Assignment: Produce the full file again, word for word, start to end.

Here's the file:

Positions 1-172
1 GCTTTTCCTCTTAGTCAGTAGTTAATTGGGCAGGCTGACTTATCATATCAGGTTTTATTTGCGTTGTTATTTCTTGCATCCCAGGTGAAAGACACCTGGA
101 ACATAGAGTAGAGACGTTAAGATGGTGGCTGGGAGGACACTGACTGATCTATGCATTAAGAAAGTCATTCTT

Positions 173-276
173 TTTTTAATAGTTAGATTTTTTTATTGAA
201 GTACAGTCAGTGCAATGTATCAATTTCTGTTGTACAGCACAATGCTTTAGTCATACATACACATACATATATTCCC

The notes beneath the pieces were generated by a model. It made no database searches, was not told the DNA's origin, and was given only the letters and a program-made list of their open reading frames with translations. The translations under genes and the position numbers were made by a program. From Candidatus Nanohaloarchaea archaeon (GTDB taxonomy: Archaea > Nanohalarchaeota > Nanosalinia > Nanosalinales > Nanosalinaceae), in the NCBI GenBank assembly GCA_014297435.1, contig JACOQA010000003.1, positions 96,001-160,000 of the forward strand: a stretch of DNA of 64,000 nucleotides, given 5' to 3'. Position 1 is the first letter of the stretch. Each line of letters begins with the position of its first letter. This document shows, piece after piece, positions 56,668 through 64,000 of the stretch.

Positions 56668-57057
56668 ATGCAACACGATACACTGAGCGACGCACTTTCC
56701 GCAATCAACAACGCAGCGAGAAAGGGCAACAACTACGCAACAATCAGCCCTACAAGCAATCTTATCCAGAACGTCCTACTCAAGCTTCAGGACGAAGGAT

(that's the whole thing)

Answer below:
Positions 1-172
1 GCTTTTCCTCTTAGTCAGTAGTTAATTGGGCAGGCTGACTTATCATATCAGGTTTTATTTGCGTTGTTATTTCTTGCATCCCAGGTGAAAGACACCTGGA
101 ACATAGAGTAGAGACGTTAAGATGGTGGCTGGGAGGACACTGACTGATCTATGCATTAAGAAAGTCATTCTT

Positions 173-276
173 TTTTTAATAGTTAGATTTTTTTATTGAA
201 GTACAGTCAGTGCAATGTATCAATTTCTGTTGTACAGCACAATGCTTTAGTCATACATACACATACATATATTCCC

The notes beneath the pieces were generated by a model. It made no database searches, was not told the DNA's origin, and was given only the letters and a program-made list of their open reading frames with translations. The translations under genes and the position numbers were made by a program. From Candidatus Nanohaloarchaea archaeon (GTDB taxonomy: Archaea > Nanohalarchaeota > Nanosalinia > Nanosalinales > Nanosalinaceae), in the NCBI GenBank assembly GCA_014297435.1, contig JACOQA010000003.1, positions 96,001-160,000 of the forward strand: a stretch of DNA of 64,000 nucleotides, given 5' to 3'. Position 1 is the first letter of the stretch. Each line of letters begins with the position of its first letter. This document shows, piece after piece, positions 56,668 through 64,000 of the stretch.

Positions 56668-57057
56668 ATGCAACACGATACACTGAGCGACGCACTTTCC
56701 GCAATCAACAACGCAGCGAGAAAGGGCAACAACTACGCAACAATCAGCCCTACAAGCAATCTTATCCAGAACGTCCTACTCAAGCTTCAGGACGAAGGAT